The film’s release was not without controversy. As detailed in Kevin S. Sandler’s book “The Naked Truth: Why Hollywood Doesn’t Make X-Rated Movies,” “In The Cold of the Night” was initially slapped with an X rating by the Motion Picture Association of America.
This decision came just before the association introduced the NC-17 rating, highlighting the film’s boundary-pushing content.
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Though she made a splash in the late 80s, Adrianne Sachs has long since left acting behind. After fading from the spotlight in the early 90s, she made just a few sporadic appearances before leaving the profession entirely.
Her last roles were over 15 years ago in minor projects. In 1993, she appeared as Yvonne in the sci-fi movie Alien Intruder, credited under the alternate spelling “Andrianne Sachs.”
Over a decade passed before her final acting credit, playing Shopper #1 in the 2006 short film The Pill.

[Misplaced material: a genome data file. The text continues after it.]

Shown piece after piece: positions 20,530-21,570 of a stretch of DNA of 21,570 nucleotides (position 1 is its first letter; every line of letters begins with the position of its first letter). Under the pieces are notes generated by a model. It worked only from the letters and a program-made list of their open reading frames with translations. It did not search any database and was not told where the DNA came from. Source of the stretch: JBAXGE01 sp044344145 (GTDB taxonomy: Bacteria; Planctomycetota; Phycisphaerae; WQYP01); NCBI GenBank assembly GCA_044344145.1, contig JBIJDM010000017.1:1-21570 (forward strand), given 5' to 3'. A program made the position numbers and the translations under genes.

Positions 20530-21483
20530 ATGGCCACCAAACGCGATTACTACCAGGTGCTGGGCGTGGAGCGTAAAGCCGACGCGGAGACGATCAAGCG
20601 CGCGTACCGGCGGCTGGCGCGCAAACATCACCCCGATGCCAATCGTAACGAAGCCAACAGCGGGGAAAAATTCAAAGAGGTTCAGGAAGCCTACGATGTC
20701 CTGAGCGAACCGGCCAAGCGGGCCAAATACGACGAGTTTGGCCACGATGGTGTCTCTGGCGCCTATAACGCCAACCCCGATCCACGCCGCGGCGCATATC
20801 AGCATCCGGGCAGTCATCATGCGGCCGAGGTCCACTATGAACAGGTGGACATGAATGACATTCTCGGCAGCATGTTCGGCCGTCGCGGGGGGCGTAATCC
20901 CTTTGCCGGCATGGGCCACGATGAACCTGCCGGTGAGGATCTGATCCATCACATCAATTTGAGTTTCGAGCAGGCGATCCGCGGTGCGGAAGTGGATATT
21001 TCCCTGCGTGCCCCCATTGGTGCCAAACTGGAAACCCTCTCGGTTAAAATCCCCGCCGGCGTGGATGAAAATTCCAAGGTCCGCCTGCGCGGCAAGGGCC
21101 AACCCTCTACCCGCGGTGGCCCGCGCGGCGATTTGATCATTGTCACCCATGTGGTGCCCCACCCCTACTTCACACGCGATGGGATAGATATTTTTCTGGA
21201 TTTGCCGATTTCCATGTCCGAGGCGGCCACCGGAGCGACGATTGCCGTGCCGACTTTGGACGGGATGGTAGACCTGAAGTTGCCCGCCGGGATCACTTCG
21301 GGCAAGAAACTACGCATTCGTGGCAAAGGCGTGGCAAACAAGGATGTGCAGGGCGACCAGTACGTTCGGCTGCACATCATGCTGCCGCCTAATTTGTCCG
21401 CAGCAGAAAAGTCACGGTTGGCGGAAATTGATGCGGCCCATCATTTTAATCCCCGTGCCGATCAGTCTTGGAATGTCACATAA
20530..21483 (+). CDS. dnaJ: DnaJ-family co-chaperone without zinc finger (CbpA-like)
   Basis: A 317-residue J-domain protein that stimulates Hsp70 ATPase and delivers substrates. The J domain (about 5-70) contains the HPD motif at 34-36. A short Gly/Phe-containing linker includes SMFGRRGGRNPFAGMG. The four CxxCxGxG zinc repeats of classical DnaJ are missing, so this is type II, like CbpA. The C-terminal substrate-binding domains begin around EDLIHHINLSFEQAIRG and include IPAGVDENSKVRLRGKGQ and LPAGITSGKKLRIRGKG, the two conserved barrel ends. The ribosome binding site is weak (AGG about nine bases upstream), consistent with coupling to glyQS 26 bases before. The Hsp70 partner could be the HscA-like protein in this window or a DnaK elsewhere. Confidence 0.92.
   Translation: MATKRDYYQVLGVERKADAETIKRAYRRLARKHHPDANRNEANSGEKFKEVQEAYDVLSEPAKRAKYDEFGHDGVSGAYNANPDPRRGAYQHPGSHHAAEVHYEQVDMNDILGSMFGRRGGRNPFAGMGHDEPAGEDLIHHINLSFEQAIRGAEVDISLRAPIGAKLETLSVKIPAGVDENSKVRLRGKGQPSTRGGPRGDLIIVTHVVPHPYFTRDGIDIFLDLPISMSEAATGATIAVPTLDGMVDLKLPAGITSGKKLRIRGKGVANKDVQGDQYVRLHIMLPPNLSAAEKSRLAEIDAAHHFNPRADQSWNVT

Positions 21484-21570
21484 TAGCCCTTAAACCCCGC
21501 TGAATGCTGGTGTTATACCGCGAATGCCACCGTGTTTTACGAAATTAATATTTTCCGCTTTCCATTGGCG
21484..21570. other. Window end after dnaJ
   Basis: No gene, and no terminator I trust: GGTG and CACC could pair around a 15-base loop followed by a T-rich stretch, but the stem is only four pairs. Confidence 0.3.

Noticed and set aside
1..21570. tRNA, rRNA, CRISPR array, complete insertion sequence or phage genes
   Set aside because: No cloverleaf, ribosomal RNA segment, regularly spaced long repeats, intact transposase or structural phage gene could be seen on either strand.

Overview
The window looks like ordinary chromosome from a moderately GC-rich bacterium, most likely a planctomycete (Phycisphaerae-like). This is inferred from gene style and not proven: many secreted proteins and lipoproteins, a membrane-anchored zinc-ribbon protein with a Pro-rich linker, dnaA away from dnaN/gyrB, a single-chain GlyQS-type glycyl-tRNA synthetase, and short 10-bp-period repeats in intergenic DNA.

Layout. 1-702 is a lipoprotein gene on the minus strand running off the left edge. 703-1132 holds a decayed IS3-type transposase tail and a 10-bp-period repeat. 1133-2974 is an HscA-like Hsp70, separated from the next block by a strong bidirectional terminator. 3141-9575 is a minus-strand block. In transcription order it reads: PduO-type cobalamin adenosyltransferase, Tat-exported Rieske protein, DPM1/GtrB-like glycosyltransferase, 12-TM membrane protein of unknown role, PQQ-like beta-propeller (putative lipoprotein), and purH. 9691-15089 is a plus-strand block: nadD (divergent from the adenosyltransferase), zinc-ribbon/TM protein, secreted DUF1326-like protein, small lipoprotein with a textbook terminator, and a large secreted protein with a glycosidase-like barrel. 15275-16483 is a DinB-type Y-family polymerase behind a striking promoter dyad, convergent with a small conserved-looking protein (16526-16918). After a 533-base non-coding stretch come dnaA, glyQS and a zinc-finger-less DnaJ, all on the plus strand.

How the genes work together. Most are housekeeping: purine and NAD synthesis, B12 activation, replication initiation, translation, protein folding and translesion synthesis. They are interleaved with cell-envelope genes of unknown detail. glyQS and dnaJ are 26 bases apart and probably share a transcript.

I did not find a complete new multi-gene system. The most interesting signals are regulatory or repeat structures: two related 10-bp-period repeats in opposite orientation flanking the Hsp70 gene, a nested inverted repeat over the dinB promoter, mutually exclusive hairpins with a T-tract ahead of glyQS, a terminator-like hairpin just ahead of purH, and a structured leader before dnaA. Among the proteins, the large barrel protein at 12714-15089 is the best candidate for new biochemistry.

Although she has retired from acting, Adrianne Sachs took part in the documentary “RoboDoc: The Creation of RoboCop”
The 4-part series offers an in-depth look into the making of the film, its cultural significance, and the challenges faced during its production.
Adrianne Sachs is among the many cast and crew members who provide exclusive insights into the film’s creation.
The docuseries features perspectives from stars such as Peter Weller, Nancy Allen, Ronny Cox, Ray Wise, and Kurtwood Smith.
Additionally, insights from director Paul Verhoeven, writers Edward Neumeier and Michael Miner, and special effects legend Phil Tippett enrich the narrative, painting a comprehensive picture of the film’s journey from concept to screen.
Adrianne’s personal life has seen its share of significant moments. She was married to Mikkel Staal Eggen, with whom she shares a daughter, Mikaela Katrina.
While the couple eventually parted ways, their bond gave birth to a beautiful legacy in the form of their daughter. Mikaela, following in her mother’s footsteps, has made her mark as well.
She graduated from Beverly Hills High School in 2012 and was the Runner Up in the Miss California USA Pageant in 2014.
With aspirations of becoming a model, Mikaela seems poised to continue the legacy of her family in the world of glamour and entertainment.